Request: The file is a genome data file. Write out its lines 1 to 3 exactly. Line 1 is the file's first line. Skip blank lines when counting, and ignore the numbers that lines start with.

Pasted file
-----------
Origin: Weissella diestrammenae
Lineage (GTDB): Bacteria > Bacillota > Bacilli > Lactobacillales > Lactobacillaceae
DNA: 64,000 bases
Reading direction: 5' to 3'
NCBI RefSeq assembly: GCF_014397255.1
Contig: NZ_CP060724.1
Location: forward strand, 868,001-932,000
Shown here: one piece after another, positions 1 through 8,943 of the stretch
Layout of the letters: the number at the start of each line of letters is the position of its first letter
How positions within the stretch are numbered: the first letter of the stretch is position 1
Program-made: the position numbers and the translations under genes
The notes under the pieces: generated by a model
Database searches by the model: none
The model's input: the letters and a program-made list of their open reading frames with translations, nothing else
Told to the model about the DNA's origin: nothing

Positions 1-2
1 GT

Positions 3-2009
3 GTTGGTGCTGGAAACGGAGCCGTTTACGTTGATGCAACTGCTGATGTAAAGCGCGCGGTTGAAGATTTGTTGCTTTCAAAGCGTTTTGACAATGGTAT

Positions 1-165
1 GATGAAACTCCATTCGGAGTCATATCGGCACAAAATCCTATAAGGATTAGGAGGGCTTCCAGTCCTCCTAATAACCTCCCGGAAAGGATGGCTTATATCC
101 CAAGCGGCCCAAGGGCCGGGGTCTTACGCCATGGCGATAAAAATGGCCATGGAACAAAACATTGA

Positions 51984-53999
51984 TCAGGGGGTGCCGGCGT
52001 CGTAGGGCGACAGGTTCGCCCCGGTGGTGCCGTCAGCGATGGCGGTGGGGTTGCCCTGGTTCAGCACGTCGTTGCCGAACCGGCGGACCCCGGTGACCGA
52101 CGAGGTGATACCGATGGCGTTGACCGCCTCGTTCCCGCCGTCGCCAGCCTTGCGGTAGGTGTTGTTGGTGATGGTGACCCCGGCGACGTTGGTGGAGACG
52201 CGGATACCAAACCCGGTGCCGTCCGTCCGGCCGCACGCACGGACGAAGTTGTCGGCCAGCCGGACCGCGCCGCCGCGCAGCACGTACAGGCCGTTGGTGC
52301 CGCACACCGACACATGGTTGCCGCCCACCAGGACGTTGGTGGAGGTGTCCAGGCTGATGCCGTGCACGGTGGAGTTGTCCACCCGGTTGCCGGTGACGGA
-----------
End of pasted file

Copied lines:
Origin: Weissella diestrammenae
Lineage (GTDB): Bacteria > Bacillota > Bacilli > Lactobacillales > Lactobacillaceae
DNA: 64,000 bases